This article about the Basque presence in now a days USA was published at The News Bulletin:
Basque Club upholds ancient culture
Kenn Rodriguez | News-Bulletin Staff Writer
When she first came to New Mexico, Suzanne Uberuaga said she met a lot of people who she immediately knew were Basque.
"When I first moved to Santa Fe I started meeting people with Basque last names," she said. "And I said 'Oh, you're Basque.' And they'd say, 'No, I'm Spanish.' But you could see it in their faces — the nose, the eyes and eyebrows. They were Basque, and didn't know it."
Uberuaga, who grew up in Boise, Idaho, started the Basque Club of New Mexico (Club Vasco de Nuevo Mexico) four years ago in order to help to spread the word about the Basque culture and language (Euskara), and the Basque country - an area in northern Spain and southwest France that has strived for self-determination since the 19th century.
Some common last names found in New Mexico that are linked to Spain but are actually Basque include Abeyta, Anaya, Apodaca, Archuleta, Arellano, Esquibel, Jaramillo, Larrañaga, Mendoza, Mondragon, Montoya, Perea, Quintana, Ruiz, Saiz, Salazar, Tapia, Ulibarri, Urioste, Velasquez and Velarde, according to the Basque Club of New Mexico's pamphlets.
Uberuaga said five of the 14 families that founded Santa Fe were of Basque origin, as well as well-known conquistadors Don Juan de Oñate and Captain Juan Bautista de Anza.
She said she learned about Basque culture from relatives in Boise, Idaho, which attained a large Basque population in the 1920s.
"I really had an appreciation for the culture — the dancing, the food — from my relatives, really," she said. "They did a lot to preserve the culture in Boise. So to honor them, I thought I should try to do something here."
Starting the club in 2004 was the first step. Since then, the club has hosted periodical gatherings. The latest took place is Mountainair in October, and another in planned in Santa Fe on December 9.
Uberuaga said the gatherings are meant to inform people of the Basque culture and heritage that is largely unknown in New Mexico.
"A good Basque is taught to preserve the culture," she said. "It's such an ancient race - one of the oldest ethnic groups in Europe. That it's still known hasn't just happened. We've worked to practice and preserve all the traditions."
Jeanne Ardens, of Bosque Farms, is a third-generation Basque who grew up near Corona, N.M. She recently attended the gathering in Mountainair and joined the Basque Club of New Mexico. She said she's very excited about the club.
"I'd been to California to Basque festivals, and it's just fun to meet people in New Mexico who share the Basque heritage," she said.
Ardens, who said her Basque ancestors came from the French Basque provinces, said she learned some Basque traditions from her father, and thought she knew a lot about Basque culture.
"My dad knew everyone who was Basque; there were a lot around Corona who were sheep herders," she said. "I thought I knew everything to know about it, but going to this meeting and meeting new people, I'm finding out more and more. I ran into the son of one of my dad's friends there, and both of our fathers had passed away, so it was very special."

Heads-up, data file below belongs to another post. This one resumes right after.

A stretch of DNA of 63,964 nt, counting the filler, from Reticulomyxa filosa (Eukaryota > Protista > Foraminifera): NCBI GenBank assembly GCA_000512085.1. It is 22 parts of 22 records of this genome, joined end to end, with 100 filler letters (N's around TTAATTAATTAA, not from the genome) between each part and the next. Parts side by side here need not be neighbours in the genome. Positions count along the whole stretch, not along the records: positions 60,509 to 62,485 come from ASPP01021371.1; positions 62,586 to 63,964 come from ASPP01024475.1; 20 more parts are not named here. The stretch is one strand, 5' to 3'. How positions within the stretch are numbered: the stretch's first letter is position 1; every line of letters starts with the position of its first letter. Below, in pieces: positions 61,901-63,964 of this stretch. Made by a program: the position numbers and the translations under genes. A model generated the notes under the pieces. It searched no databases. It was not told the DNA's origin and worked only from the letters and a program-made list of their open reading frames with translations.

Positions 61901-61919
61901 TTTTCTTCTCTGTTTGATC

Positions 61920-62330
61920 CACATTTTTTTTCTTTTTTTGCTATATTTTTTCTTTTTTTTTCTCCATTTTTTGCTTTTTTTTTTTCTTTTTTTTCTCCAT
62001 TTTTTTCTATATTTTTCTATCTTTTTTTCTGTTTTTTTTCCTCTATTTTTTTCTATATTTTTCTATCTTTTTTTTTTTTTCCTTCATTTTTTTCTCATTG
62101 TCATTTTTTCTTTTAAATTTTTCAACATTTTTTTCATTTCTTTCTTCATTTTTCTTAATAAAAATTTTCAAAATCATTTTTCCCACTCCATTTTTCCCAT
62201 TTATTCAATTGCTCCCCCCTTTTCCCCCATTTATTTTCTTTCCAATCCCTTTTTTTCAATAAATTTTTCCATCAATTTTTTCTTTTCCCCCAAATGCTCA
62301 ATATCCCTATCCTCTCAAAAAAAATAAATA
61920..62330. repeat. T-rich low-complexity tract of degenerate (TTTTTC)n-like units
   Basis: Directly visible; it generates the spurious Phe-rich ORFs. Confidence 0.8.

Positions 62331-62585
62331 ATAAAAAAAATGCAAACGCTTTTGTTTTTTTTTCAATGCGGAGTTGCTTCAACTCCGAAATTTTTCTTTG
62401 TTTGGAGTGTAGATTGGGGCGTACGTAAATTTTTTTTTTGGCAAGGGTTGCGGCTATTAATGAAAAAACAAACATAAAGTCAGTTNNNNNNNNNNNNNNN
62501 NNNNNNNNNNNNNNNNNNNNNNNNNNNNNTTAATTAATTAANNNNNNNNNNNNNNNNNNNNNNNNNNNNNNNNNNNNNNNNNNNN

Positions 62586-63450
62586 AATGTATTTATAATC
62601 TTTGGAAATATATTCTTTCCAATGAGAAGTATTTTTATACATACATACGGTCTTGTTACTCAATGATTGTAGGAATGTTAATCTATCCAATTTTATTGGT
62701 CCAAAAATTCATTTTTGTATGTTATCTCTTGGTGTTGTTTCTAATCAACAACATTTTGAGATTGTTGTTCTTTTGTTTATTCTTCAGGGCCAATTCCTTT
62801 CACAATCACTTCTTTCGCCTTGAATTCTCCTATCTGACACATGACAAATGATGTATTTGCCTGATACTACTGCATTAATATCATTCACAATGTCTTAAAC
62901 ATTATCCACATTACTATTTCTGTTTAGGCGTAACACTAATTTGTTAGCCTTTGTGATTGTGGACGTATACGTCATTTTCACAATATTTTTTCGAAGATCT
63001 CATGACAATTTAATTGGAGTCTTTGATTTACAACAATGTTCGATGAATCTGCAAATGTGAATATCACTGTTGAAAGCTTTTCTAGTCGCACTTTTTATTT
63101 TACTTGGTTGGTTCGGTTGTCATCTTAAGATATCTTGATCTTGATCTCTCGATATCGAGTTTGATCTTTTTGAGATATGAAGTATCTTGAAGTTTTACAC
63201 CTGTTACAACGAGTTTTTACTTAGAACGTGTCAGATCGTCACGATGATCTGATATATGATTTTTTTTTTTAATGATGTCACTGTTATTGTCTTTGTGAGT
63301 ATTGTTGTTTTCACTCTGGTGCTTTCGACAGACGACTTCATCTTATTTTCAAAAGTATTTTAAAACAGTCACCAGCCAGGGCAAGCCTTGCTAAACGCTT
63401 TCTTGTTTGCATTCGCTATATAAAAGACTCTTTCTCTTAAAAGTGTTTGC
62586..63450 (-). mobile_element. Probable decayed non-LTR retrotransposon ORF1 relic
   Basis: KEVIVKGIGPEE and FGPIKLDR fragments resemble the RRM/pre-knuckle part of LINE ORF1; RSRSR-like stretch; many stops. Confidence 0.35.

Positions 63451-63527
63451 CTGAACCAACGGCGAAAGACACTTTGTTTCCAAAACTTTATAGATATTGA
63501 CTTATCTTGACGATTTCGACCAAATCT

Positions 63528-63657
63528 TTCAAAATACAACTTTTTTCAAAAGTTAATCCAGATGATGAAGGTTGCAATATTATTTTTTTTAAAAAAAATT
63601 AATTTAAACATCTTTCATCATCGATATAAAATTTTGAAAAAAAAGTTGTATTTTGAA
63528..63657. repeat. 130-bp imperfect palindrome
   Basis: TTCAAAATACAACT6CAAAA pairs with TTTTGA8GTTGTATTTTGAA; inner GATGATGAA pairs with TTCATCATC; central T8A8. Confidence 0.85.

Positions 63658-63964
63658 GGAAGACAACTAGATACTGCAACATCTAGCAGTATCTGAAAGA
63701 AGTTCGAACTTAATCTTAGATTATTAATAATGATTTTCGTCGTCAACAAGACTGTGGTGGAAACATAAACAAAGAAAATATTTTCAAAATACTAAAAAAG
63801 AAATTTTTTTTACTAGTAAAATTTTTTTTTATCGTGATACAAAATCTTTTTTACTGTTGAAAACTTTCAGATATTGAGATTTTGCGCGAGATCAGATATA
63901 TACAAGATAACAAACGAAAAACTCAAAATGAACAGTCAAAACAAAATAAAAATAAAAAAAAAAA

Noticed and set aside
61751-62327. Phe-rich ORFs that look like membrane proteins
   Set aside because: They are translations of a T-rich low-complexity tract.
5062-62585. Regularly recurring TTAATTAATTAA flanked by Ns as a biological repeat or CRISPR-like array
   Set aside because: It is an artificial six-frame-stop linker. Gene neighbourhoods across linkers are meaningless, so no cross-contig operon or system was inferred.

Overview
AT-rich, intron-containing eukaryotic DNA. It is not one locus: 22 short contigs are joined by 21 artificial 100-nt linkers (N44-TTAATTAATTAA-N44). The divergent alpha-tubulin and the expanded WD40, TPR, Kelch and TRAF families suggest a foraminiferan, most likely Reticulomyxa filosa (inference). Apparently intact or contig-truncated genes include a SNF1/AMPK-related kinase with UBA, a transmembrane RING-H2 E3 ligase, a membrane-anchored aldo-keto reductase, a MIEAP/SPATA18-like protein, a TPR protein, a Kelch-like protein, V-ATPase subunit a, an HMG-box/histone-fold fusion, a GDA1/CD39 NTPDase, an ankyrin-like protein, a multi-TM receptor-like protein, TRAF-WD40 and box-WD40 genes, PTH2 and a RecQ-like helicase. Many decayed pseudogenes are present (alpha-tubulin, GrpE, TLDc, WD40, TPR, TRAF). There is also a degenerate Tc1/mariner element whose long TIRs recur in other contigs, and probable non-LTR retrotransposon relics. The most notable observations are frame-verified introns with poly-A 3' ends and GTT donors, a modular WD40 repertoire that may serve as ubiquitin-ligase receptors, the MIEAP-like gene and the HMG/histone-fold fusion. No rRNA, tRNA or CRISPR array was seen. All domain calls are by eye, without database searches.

The Basque culture is one that was shaped by the geography of the Basque region, located in northern Spain and southwestern France. The Basques were sea faring people, residing along the Bay of Biscay as well as the western Pyrenees mountains. Thus they were known as sailors as well as sheepherders.
Today, the Basque country consists of seven provinces in Spain and France. The Basque Autonomous Community of Bizkaia, Gipuzkoa and Araba, as well as Nafarroa, or Navarra in Spanish, are all in modern-day Spain. The provinces of Zuberoa, Larurdi and Behe-Nafarroa lie in modern-day France.
Basque cuisine includes meats and fish, such as cod, grilled over hot coals, lamb stews, bean dishes, pintxos (the Basque equivalent of Spanish tapas), sheep's-milk cheeses from Idiazabal, the wine Txakoli and Gipuzkoan cider.
Uberuaga said another integral part of Basque culture was dance and the traditional dress that accompanies it.
In Boise, and other parts of the U.S., Basque settlers started boarding houses where people could speak the Basque language, eat Basque food, and play Basque musical instruments. Eventually dance groups were started, and they proved to be central to cultural events.
"You can say that the dancers tell a story," Uberuaga said. "The story might be about warrior, or about harvest, or fishermen."
She describes the style as similar to Irish dances, but more like ballet, with "a lot of fancy, fast footwork and toe work." Men often execute high kicks.
The traditional dress of Basque dancers — white shirts with red sashes and berets — has been copied by the runners who run with the bulls in Pamplona - which is in Navarre and was the historical capital of Basque country.
Uberuaga said the club is currently searching out new members all over the state, and is part of the planning committee for Santa Fe's 400th birthday celebration.
"It's an honor to be included in the planning," she said.
The Basque Club of New Mexico's next gathering is planned for Dec. 9 at La Casa Loma Club House, 100 Rio Vista Place, in Santa Fe.
Uberuaga said the meeting will double as the club's Christmas party. Among the highlights will be an appearance of the Basque Santa Clause - Olenzero.
"He doesn't wear red and white — he wears the traditional Basque costume with a dark beret, knickers and laced up espandrilles. He also carries a staff and smokes a pipe."~ ~ ~